Wednesday, December 31, 2008
The late, great landscape photographer, Galen Rowell lived in the Owens Valley north of the Alabama Hills. He often wrote about the special quality of light that characterized the Sierra Nevada Range. I used to dismiss this notion, attributing it to Galen’s love for the region, but the more time I spend here, the more I’ve come to believe it is true.
The Alabama Hills are famous among old movie buffs as the setting for numerous old westerns but I was here to photograph Mobius Arch, an arch that Galen brought to the attention of the photographic world years earlier. For much of the time since, there has been an effort to conceal its exact location in order to protect it. Now this is no longer the case; one can go to the local Forest Service office and pick up a map to Mobius and many of the other granite arches in the area.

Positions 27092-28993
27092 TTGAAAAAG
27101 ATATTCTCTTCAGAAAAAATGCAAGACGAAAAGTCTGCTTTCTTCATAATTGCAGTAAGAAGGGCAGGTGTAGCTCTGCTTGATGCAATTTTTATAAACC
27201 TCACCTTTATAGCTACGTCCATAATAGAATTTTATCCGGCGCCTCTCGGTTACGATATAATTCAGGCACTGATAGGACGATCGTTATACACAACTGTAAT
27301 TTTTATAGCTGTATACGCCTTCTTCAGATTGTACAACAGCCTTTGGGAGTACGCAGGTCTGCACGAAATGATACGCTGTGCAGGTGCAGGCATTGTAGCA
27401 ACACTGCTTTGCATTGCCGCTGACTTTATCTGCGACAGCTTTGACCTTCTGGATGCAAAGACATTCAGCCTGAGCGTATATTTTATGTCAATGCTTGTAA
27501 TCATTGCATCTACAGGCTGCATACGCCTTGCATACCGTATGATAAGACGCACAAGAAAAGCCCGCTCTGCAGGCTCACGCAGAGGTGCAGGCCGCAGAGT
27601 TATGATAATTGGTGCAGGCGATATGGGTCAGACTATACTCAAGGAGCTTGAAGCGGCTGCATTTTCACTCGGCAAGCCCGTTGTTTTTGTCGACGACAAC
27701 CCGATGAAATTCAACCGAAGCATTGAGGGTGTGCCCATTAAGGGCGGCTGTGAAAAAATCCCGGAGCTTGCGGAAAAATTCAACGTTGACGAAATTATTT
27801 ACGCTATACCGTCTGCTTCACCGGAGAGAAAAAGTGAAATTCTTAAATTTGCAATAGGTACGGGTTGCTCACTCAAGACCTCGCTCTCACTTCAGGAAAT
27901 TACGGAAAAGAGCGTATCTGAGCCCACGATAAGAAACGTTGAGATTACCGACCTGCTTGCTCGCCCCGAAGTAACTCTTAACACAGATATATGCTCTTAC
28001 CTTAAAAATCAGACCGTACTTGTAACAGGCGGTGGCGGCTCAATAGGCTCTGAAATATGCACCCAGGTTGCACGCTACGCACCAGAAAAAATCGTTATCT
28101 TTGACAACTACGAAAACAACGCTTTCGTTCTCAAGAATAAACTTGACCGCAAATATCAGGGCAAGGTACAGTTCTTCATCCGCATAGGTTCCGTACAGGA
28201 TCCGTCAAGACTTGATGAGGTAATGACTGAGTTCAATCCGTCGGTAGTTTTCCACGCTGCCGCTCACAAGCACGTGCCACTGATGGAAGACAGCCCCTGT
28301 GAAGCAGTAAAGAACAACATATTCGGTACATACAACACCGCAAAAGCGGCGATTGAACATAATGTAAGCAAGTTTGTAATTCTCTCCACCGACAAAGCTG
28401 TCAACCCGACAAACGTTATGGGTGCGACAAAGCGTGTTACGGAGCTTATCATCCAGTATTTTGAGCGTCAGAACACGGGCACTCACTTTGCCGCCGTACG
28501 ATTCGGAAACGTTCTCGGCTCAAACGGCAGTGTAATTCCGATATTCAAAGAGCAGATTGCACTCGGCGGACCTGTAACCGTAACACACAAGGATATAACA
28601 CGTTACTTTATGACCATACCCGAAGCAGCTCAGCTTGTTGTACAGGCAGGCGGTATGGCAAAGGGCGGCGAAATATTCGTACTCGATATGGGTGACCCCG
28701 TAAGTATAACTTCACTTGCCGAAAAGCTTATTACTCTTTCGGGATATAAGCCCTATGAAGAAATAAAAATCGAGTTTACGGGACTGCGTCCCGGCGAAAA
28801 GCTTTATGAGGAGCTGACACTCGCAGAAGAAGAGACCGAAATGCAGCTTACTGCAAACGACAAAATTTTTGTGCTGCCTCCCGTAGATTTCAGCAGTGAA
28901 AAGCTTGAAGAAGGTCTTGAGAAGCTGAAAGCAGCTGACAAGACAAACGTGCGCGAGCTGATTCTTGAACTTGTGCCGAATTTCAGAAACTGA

Arriving at the arch before dawn, I was relieved to find that no one else was here. Being first on the scene in the morning is particularly important in the case of Mobius because there is only space for about three photographers to set up—and only one spot where Mt. Whitney is framed through the arch’s opening. I ended up having the arch to myself for my entire time here. Many are not that fortunate. Perhaps the secret is choosing a week day that is also New Year’s Eve.
[Click on a thumbnail to view the entire image.]
©2011 Timothy Linn. All Rights Reserved.